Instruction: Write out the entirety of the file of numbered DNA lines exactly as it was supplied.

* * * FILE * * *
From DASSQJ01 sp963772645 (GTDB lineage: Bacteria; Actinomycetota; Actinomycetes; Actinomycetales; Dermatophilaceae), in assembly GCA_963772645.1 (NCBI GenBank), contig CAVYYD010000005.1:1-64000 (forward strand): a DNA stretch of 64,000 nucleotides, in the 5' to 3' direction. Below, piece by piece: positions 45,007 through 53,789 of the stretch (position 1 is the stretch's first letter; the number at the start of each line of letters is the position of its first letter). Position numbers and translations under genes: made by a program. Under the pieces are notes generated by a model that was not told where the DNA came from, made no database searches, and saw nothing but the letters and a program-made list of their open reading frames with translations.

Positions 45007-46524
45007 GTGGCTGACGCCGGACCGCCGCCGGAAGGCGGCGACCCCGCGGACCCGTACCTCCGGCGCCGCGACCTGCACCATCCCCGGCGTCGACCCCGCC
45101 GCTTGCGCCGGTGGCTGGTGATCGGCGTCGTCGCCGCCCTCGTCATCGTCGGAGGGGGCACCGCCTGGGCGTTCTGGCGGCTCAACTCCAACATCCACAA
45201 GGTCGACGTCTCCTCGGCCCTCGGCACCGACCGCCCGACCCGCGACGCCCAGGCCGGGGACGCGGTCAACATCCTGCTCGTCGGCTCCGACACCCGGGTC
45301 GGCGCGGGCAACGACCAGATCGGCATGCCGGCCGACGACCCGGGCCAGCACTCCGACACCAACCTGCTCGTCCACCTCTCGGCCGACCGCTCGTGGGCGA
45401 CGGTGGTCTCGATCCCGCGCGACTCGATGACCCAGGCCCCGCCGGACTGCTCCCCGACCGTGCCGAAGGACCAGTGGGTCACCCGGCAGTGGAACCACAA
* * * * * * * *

From DASSQJ01 sp963772645 (GTDB lineage: Bacteria; Actinomycetota; Actinomycetes; Actinomycetales; Dermatophilaceae), in assembly GCA_963772645.1 (NCBI GenBank), contig CAVYYD010000005.1:1-64000 (forward strand): a DNA stretch of 64,000 nucleotides, in the 5' to 3' direction. Below, piece by piece: positions 45,007 through 53,789 of the stretch (position 1 is the stretch's first letter; the number at the start of each line of letters is the position of its first letter). Position numbers and translations under genes: made by a program. Under the pieces are notes generated by a model that was not told where the DNA came from, made no database searches, and saw nothing but the letters and a program-made list of their open reading frames with translations.

Positions 45007-46524
45007 GTGGCTGACGCCGGACCGCCGCCGGAAGGCGGCGACCCCGCGGACCCGTACCTCCGGCGCCGCGACCTGCACCATCCCCGGCGTCGACCCCGCC
45101 GCTTGCGCCGGTGGCTGGTGATCGGCGTCGTCGCCGCCCTCGTCATCGTCGGAGGGGGCACCGCCTGGGCGTTCTGGCGGCTCAACTCCAACATCCACAA
45201 GGTCGACGTCTCCTCGGCCCTCGGCACCGACCGCCCGACCCGCGACGCCCAGGCCGGGGACGCGGTCAACATCCTGCTCGTCGGCTCCGACACCCGGGTC
45301 GGCGCGGGCAACGACCAGATCGGCATGCCGGCCGACGACCCGGGCCAGCACTCCGACACCAACCTGCTCGTCCACCTCTCGGCCGACCGCTCGTGGGCGA
45401 CGGTGGTCTCGATCCCGCGCGACTCGATGACCCAGGCCCCGCCGGACTGCTCCCCGACCGTGCCGAAGGACCAGTGGGTCACCCGGCAGTGGAACCACAA